Entering the series opener, the Bronx Bombers sported a .685 OPS excluding Judge and his league-leading 1.078 OPS. Tuesday was a welcome offensive eruption, but it was just the third time the Yanks scored more than five runs in the 19 games they’ve played without the reigning AL MVP. They had a .633 OPS in those previous 18 games. When he’s included in the equation, the Yanks’ .717 team OPS indicates the supporting cast collectively performs better with Judge in the lineup. 

Yankees’ DJ LeMahieu belts a two-run homer against the Mets

The Mets, meanwhile, are 1-5 without Alonso, who had played in every game this season prior to suffering a bone bruise and sprain of his left wrist last week on a hit by pitch. They’ve fallen to a season-worst five games under .500 (31-36) as their spiral toward irrelevance continues. But the Amazins won’t be able to escape scrutiny that easily, for they have the highest payroll in the history of baseball and their overall performance has yet to match those lofty salaries and expectations. 

In the Subway Series finale on Wednesday, co-ace Justin Verlander and his $86 million arm will try to stop the bleeding for his wayward club. The Yankees will have their lone ace on the mound, and Gerrit Cole’s 7-1 record and 2.84 ERA won’t make it easy for the Mets, a team that is running out of reasons to stay optimistic about getting into the playoffs.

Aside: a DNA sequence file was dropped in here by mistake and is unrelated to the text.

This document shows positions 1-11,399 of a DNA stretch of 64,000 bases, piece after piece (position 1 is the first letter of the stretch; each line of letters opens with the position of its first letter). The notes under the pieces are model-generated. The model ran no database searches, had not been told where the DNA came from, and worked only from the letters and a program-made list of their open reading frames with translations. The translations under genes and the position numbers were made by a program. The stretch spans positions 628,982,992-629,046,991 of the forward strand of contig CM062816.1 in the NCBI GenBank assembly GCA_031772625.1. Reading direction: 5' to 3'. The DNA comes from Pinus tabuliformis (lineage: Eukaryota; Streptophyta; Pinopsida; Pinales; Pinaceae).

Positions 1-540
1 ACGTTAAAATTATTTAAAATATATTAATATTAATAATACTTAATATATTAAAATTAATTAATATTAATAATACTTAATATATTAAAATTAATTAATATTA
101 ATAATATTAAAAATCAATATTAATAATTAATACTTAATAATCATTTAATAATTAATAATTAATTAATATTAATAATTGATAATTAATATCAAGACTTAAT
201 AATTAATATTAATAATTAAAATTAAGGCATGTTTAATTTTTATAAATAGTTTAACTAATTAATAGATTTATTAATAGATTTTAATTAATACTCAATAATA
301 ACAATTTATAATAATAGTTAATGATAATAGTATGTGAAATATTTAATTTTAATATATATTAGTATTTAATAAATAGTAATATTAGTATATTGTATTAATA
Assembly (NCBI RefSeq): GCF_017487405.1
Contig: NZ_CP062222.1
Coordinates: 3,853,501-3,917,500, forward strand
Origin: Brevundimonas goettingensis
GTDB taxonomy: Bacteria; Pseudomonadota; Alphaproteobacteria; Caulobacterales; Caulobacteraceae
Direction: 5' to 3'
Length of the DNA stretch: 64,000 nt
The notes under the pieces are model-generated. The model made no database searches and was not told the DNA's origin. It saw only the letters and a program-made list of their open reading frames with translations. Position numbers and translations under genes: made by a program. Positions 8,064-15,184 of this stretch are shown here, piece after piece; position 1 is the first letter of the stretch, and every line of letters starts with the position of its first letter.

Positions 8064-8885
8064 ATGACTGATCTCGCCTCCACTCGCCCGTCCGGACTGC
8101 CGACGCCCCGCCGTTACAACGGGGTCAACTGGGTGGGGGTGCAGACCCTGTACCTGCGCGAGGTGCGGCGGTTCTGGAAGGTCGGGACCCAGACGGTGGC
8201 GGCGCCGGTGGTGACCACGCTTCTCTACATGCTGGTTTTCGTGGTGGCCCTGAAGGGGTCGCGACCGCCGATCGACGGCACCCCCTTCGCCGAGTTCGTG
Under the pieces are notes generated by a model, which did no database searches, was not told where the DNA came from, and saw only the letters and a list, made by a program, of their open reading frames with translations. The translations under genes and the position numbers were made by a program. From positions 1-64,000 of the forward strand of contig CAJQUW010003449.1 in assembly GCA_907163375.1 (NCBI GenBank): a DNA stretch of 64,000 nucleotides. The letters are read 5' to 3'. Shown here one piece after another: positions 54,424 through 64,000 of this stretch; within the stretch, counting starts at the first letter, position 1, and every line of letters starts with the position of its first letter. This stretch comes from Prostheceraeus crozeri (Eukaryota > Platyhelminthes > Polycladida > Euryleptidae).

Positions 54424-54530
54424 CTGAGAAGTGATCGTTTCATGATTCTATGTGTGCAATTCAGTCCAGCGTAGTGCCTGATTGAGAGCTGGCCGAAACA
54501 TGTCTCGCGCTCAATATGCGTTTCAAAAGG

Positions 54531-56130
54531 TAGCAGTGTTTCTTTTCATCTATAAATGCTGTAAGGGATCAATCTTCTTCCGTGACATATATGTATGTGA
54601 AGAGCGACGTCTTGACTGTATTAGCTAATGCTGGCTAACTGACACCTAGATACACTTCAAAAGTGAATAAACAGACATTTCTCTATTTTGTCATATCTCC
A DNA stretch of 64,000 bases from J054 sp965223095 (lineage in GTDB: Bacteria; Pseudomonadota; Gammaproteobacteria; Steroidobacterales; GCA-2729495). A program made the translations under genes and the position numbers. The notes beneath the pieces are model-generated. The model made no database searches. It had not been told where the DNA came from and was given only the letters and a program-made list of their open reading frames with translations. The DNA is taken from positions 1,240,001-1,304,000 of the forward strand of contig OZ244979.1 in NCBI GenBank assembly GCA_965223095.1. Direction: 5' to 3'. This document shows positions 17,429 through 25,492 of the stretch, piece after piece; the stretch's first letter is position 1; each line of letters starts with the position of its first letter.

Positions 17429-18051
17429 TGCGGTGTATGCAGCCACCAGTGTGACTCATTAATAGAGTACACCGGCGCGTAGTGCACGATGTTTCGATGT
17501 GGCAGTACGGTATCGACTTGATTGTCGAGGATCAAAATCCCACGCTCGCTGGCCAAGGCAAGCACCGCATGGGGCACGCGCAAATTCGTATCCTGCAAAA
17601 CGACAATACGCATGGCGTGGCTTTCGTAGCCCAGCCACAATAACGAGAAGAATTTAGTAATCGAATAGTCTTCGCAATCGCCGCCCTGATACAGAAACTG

“There still is a sense of urgency for us to win,” said Francisco Lindor, who struck out with the tying run on third base in the eighth inning. “A lot of things can happen throughout the year.”

Sure, there is plenty of season left for the Amazins to climb out of their hole — they’re an equal amount of wins from the NL’s third wild-card spot as they are to last in the league — and convince their loyal and commonsensical fan base that they are capable of getting into the playoffs. But if the Mets can’t beat this Judge-less, scuffling version of the Bombers, what do they think will happen in the playoffs? 

“This,” Yankees manager Aaron Boone said with a smile, “was a fun one.”

Especially for most of the people who watched it in person.

Deesha Thosar is an MLB writer for FOX Sports. She previously covered the Mets for three-and-a-half seasons as a beat reporter for the New York Daily News. The daughter of Indian immigrants, Deesha grew up on Long Island and now lives in Queens. She never misses a Rafael Nadal match, no matter what country or time zone he’s playing in. Follow her on Twitter at @DeeshaThosar.